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An excerpt from www.HouseOfNames.com archives copyright 2000 - 2016


Tuck is a name whose history on English soil dates back to the wave of migration that followed the Norman Conquest of England of 1066. The Tuck family lived in Kent. Their name, however, is a reference to Touques, Normandy, the family's place of residence prior to the Norman Conquest of England in 1066.

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The surname Tuck was first found in Kent where they held a family seat from early times after the Norman Conquest in 1066. They were descended from Le Sire de Touques from Pont-le-Eveque where the castle stood. Wace, the historian, mentions the Baron Touque as amongst the Companions of Duke William, at Hastings in 1066. The ancient family of Touque of Godington of Kent claim descent from this Norman Lord. We would be remiss if we did not address the legendary Friar Tuck. Two royal writs in 1417 refer to Robert Stafford, a Sussex chaplain who had assumed the alias of Frere Tuk. Little more is known about him other than this "Friar Tuck" was still at large in 1429.

A multitude of spelling variations characterize Norman surnames. Many variations occurred because Old and Middle English lacked any definite spelling rules. The introduction of Norman French to England also had a pronounced effect, as did the court languages of Latin and French. Therefore, one person was often referred to by several different spellings in a single lifetime. The various spellings include Tooke, Tocque, Took, Touque, Tuck and others.


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This web page shows only a small excerpt of our Tuck research. Another 173 words (12 lines of text) covering the years 1130, 1175, 1580, 1657, 1615, 1674, 1663, 1673, 1732 and 1698 are included under the topic Early Tuck History in all our PDF Extended History products.

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Another 165 words (12 lines of text) are included under the topic Early Tuck Notables in all our PDF Extended History products.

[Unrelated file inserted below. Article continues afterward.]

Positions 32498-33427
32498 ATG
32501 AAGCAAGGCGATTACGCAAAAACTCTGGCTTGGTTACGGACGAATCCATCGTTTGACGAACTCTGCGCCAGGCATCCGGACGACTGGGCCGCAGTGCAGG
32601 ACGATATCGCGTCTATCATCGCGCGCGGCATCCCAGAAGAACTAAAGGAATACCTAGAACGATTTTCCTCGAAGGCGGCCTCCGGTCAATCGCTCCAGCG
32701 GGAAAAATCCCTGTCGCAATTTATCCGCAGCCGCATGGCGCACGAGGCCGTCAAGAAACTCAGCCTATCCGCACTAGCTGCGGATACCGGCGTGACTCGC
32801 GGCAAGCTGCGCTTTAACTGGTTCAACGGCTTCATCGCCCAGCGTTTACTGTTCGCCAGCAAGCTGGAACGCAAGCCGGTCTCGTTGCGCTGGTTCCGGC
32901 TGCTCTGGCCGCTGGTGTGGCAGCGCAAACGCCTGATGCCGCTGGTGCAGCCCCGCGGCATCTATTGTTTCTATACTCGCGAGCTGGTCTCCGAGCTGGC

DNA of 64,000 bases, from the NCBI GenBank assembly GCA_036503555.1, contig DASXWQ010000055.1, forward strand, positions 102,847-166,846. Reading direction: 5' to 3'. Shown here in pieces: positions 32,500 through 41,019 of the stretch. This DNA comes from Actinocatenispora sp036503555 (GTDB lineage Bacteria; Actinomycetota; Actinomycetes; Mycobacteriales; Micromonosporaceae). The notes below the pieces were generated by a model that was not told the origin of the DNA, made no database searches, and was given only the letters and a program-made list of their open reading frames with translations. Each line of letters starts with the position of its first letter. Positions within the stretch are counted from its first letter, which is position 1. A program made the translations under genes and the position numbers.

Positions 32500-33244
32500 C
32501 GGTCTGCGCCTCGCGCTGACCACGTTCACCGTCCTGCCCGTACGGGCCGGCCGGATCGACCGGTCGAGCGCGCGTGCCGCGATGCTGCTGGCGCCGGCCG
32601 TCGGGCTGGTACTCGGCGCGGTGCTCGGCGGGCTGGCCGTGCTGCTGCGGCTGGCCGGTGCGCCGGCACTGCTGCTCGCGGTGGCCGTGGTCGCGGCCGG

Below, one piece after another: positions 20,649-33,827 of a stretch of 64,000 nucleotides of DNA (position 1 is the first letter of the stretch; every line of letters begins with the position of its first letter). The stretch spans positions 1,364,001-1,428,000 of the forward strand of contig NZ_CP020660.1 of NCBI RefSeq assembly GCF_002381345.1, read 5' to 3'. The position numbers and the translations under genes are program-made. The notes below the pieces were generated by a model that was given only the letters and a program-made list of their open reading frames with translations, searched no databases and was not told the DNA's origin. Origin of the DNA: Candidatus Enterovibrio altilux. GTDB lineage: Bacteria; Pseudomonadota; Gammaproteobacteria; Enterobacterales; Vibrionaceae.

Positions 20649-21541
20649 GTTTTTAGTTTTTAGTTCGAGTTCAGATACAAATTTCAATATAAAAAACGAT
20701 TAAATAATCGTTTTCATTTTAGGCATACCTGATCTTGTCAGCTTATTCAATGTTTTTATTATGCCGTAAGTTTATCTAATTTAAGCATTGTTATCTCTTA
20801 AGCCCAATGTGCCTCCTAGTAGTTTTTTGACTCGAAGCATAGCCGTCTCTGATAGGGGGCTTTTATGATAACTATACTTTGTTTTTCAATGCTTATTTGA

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Many English families left England, to avoid the chaos of their homeland and migrated to the many British colonies abroad. Although the conditions on the ships were extremely cramped, and some travelers arrived diseased, starving, and destitute, once in the colonies, many of the families prospered and made valuable contributions to the cultures of what would become the United States and Canada. Research into the origins of individual families in North America has revealed records of the immigration of a number of people bearing the name Tuck or a variant listed above:

Tuck Settlers in United States in the 17th Century


  • Geo Tuck, aged 40, arrived in Barbados in 1635
  • Warram Tuck, aged 20, arrived in Virginia in 1635
  • Woodham Tuck, who landed in Virginia in 1642
  • Robert Tuck, who landed in Virginia in 1657
  • Daniel Tuck, who landed in Maryland in 1676

Tuck Settlers in United States in the 19th Century


  • Lancelot Tuck, who landed in New York in 1833
  • M Tuck, who arrived in San Francisco, California in 1850

Tuck Settlers in Australia in the 19th Century


  • John Tuck, English convict from Norfolk, who was transported aboard the "Argyle" on March 5th, 1831, settling in Van Diemen's Land, Austraila
  • James Tuck, English convict from Middlesex, who was transported aboard the "Adelaide" on August 08, 1849, settling in Van Diemen's Land and Port Phillip, Australia
  • Thomas Tuck, English Convict from Lincolnshire, who was transported aboard the "Aboukir" on December 24, 1851, settling in Van Diemen's Land, Australia
  • Fanny Tuck, aged 23, a servant, arrived in South Australia in 1855 aboard the ship "South Sea"

Tuck Settlers in New Zealand in the 19th Century